Ron Berger —
The Academy Award nominated film The Big Short is an entertaining dramatization of Michael Lewis’s book The Big Short: Inside the Doomsday Machine. Most people have not and will not read the book, and it is my impression that while the film conveys the general nature of the systemic corruption that is endemic to our financial system, the specific mechanisms and broader context of this problem are less clear. In this article I provide some additional explanation of what is portrayed in the film.
Let me begin with a brief synopsis of film, which the logline describes this way: “Four denizens in the world of high finance predict the credit and housing bubble collapse of the mid-2000s, and decide to take on the big banks for their greed and lack of foresight.” Those who have seen the film and/or read the book also know that these finance denizens were not morally virtuous, but were out to make a lot of money.
To this I would add the publisher’s description of Lewis’s book: “The real story of the crash began in bizarre feeder markets where the sun doesn’t shine and the SEC [Securities and Exchange Commission] doesn’t dare, or bother, to tread: the bond and real estate derivative markets where geeks invent impenetrable securities to profit from the misery of lower- and middle-class Americans who can’t pay their debts. The smart people who understood what was or might be happening were paralyzed by hope and fear; in any case, they weren’t talking.”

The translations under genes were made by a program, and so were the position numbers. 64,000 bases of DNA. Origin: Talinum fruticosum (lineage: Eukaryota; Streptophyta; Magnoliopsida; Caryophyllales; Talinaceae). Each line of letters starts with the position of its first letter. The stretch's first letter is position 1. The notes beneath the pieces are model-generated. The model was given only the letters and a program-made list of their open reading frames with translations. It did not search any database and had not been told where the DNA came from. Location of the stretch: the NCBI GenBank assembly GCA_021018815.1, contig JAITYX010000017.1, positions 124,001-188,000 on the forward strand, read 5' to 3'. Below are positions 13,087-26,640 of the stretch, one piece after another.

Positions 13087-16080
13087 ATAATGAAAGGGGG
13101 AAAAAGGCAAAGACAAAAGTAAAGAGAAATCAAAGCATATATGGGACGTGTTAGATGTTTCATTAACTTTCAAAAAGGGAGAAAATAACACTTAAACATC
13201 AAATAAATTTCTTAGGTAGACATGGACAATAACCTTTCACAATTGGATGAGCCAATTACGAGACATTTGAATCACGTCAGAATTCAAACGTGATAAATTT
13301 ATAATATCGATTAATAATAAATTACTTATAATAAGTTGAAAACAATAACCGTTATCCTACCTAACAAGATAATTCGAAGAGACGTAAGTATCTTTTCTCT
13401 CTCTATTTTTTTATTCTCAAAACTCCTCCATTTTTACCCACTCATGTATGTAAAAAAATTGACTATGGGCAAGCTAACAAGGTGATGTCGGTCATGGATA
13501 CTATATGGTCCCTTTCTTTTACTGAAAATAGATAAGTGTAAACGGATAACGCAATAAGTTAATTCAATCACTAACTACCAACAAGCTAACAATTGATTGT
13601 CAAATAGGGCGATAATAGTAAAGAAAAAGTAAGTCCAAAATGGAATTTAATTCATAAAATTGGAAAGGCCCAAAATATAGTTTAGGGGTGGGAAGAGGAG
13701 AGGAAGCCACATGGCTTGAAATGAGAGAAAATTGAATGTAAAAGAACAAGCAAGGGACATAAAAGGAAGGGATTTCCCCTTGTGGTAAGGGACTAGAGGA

Perils of the Casino Economy
One of the ways I view The Big Short in broader context is to think of contemporary capitalism in the United States in terms of what Stephen Rosoff and colleagues call a casino economy. “In contrast to industrial capitalism, where profits are dependent on the production and sale of goods and services,” profits in the casino economy of “finance capitalism increasingly come … from speculative ventures designed to bring windfall profits for having placed a clever bet.”
The increasing role of finance capitalism in our economy has been underway for some time. During the decade of the 2000s, depending on the year, profits from the financial sector comprised from 20 to 40 percent of all corporate profits. According to Michael Konczal, these trends have contributed to growing economic inequality in three ways: (1) They have moved “a larger share of the total national wealth into the hands of the financial sector”; (2) They have concentrated “on activities that are of questionable value, or even detrimental to the economy as a whole”; and (3) They have convinced “corporate executives and asset managers that corporations must be judged not by the quality of their products and workforce but by … only immediate income paid to shareholders.”
In addition to comprising a larger sector of the economy, the financial industry itself has undergone greater consolidation, especially since the passage of the Graham-Leech-Blyly Act of 1999, which repealed the Glass-Steagall Act of 1933. Glass-Steagall was a depression-era law designed to create a wall of separation between traditional commercial banks, which receive deposits that are insured by the federal government and lend money to borrowers, and investment banks, which raise uninsured capital for risky high-stakes investments, trade in stocks and other financial securities, and manage corporate mergers and acquisitions. Glass-Steagall aimed to prevent a conflict of interest endemic to a financial institution that lends money to the same companies in which it invests and also to prevent institutions from funneling deposits from their federally-insured commercial sector into their non-insured investment sector.